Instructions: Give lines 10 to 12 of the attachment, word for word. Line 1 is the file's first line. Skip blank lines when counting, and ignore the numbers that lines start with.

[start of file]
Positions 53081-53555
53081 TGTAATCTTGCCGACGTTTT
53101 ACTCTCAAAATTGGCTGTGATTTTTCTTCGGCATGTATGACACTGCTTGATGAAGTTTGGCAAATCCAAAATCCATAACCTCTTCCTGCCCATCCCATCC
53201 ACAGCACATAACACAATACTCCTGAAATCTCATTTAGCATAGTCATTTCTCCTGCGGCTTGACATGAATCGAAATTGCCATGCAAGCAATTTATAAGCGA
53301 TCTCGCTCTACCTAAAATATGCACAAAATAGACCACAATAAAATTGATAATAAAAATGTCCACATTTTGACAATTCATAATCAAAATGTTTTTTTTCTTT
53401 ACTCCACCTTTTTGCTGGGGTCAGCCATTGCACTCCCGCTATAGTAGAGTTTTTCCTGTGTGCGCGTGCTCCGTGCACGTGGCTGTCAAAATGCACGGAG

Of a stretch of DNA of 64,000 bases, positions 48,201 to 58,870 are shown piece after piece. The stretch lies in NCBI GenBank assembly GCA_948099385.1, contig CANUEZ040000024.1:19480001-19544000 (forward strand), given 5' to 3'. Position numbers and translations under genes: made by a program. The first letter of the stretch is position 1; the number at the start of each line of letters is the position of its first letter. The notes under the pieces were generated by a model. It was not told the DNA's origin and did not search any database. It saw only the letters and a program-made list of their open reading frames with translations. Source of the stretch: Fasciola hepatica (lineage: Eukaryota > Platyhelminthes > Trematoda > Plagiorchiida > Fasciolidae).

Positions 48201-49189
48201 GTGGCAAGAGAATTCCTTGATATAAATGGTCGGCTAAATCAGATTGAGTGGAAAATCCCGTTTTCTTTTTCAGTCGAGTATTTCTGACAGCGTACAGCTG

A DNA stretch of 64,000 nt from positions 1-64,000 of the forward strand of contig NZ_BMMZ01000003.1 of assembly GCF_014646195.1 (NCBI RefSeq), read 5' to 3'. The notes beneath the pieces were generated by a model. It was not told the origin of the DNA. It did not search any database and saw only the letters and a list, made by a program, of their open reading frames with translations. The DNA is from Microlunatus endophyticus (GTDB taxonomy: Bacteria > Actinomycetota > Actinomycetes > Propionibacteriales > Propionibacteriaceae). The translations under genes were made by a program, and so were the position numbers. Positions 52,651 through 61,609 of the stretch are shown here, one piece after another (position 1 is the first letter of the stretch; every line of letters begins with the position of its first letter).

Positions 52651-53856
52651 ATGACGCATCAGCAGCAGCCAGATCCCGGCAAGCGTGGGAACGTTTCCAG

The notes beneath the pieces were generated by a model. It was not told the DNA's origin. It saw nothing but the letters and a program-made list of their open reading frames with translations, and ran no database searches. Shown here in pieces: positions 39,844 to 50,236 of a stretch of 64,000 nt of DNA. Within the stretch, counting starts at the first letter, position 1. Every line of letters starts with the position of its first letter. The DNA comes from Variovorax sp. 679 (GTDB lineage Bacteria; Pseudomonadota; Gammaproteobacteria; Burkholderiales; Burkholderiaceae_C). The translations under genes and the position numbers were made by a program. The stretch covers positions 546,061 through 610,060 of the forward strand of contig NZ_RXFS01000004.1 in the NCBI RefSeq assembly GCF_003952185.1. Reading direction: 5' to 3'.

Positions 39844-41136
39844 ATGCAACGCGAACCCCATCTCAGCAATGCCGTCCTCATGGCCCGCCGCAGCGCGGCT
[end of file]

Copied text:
A DNA stretch of 64,000 nt from positions 1-64,000 of the forward strand of contig NZ_BMMZ01000003.1 of assembly GCF_014646195.1 (NCBI RefSeq), read 5' to 3'. The notes beneath the pieces were generated by a model. It was not told the origin of the DNA. It did not search any database and saw only the letters and a list, made by a program, of their open reading frames with translations. The DNA is from Microlunatus endophyticus (GTDB taxonomy: Bacteria > Actinomycetota > Actinomycetes > Propionibacteriales > Propionibacteriaceae). The translations under genes were made by a program, and so were the position numbers. Positions 52,651 through 61,609 of the stretch are shown here, one piece after another (position 1 is the first letter of the stretch; every line of letters begins with the position of its first letter).

Positions 52651-53856
52651 ATGACGCATCAGCAGCAGCCAGATCCCGGCAAGCGTGGGAACGTTTCCAG